I’ve been a photographer in Los Angeles for over 35 years. I’ve seen a lot of changes in the styles of photography and the fads that effect head shots over the years.
When I first started shooting, all head shots were done in a studio, were black and white, and were cropped mostly at bust level. At that time, an actor only needed two shots – one smiling (for commercial use) and one more serious (for theatrical use).
Nowadays, all headshots are in color, some people shoot 3/4 length images (although that is going out of style other than for commercial modeling), and now there are the ever present internet submissions. Everything is submitted on line these days and the thumbnails that casting directors scan are small, so it has become vital that your photo be eye-catching. When your photo is on a computer screen along with dozens more, it needs to stand out and draw attention instead of blending in with all the others. One way to do that is by wearing more colorful clothing. Another way is for photographers to use more colorful backgrounds and more contrasting elements in the photo.
First and foremost, one must recognize a headshot as a business tool. One big mistake I have seen repeated over the years is actors who say to me, “I just want a photo that captures ME and who I really am!” While this might seem like a good approach, the harsh truth is, when it comes to casting, no one is concerned with who an actor “really is”. An actor friend of mine is one of the most charming, lovable, and sweet people I know but he always gets cast as criminals, homeless, or a derelict of some kind. Who he “really is” couldn’t be further from his casting.
One does not have to BE a mother in real life to play a mother on TV, in film, or on stage.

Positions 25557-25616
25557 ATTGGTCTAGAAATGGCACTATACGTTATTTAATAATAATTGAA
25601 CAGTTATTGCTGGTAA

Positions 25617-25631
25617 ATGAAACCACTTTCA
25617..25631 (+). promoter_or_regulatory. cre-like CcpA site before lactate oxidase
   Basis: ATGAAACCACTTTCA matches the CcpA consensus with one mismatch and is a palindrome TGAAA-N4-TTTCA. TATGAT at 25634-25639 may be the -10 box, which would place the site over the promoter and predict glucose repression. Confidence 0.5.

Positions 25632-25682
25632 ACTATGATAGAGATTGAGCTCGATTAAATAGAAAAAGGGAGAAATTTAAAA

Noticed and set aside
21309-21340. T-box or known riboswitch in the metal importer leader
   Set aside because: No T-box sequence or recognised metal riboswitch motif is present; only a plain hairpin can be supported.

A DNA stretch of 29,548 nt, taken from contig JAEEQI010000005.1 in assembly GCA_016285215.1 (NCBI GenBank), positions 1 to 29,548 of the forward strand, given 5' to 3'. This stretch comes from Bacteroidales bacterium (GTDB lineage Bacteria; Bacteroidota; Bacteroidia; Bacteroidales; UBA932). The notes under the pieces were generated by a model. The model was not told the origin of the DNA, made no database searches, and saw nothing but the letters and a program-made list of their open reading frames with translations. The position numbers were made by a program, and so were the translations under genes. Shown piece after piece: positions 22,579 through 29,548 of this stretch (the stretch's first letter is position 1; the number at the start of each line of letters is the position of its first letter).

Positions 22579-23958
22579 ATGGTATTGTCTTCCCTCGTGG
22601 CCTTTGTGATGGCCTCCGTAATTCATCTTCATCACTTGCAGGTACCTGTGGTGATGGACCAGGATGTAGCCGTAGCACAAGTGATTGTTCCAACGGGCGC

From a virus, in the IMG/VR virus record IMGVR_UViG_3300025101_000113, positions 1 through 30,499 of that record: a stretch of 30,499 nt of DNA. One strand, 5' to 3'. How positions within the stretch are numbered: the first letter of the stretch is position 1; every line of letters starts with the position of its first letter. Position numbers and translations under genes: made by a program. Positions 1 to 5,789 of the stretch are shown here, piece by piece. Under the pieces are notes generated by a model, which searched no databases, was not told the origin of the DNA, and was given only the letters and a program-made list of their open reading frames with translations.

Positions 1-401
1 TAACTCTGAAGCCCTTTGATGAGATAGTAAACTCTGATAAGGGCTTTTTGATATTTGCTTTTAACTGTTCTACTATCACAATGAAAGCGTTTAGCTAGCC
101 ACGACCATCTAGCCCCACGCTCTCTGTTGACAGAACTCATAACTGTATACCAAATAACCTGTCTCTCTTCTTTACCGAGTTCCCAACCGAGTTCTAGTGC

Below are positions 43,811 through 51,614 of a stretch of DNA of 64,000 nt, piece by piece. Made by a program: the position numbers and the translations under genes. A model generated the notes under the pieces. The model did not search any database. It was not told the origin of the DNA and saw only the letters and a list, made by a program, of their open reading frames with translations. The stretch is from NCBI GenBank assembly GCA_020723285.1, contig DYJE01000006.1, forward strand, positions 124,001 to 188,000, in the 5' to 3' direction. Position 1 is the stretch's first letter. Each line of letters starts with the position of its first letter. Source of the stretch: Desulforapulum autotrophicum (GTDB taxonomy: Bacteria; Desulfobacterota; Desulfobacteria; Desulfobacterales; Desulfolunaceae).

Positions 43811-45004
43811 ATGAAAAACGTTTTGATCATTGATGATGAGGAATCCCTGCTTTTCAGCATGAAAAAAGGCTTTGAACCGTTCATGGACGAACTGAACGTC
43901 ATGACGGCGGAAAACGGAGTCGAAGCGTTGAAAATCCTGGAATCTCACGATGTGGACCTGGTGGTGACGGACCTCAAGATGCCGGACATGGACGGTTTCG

The old saying that “show business is 90 percent business and 10 percent show” is very true and not often understood. One of the major tools of the trade is a good head shot so this requires an actor to look at film, TV, and theatre in order to learn what types of roles might be possible. It is at this point one has to be open, honest, and perhaps even somewhat disconnected from their own ego. Every actor would love to play a lead, a love interest, or some larger than life character, but the truth is character actors work more and there are more roles available to them.
Ask yourself, “Who looks like me? How are they cast? What types of roles are they getting?”
NOT, “what do I want to do?”
While “type casting” is an issue we all wish would go away, it is alive and well and drives the entertainment industry. A beautiful blue eyed blonde bombshell model will not likely book a role as a brain surgeon. That truth may be irritating, aggravating, and frustrating for that model but it doesn’t change the reality that the entertainment business is driven by money, not art, and therefore does what it needs to do to appeal to the consumer.
With all this in mind, it is imperative an actor find a good professional photographer to shoot their headshot. If an actor is serious about his/her career, then they will invest in it and get the best headshot they can.
Headshots are another acting job, so be prepared on the day of your shoot. Make sure you bring clothing that is appropriate to the types of characters you will play. Whether you are a business man or not, if that is your casting, bring a suit. Your “favorite Hawaiian shirt” might look great on you but if it doesn’t get you called in for the types of roles you will book, then it is a useless photo.
One smiling headshot for Commercial purposes and one more serious, but still friendly, headshot for Theatrical purposes is generally all an actor needs.
You would never see Brad Pitt do a head shot dressed as a fireman, a policeman, or a doctor (with a stethoscope hanging around his neck). You’d never see Kate Hudson dressed as a nurse (same stethoscope around her neck), a waitress, or a police officer. These types of “character images” scream “day player” and make you appear new and unprofessional. These images might work if all an actor is interested in is background work but certainly not for an actor who wants more.
Talk with your Agent, Manager, or Acting coach regarding casting questions. Be sure what you want to shoot before you schedule a session with a photographer. The photographer can help in selecting from the choices you bring to the shoot. These days, with digital media, an actor can shoot, look at the images on a monitor, and select his head shots all during the same session.
.. until next time!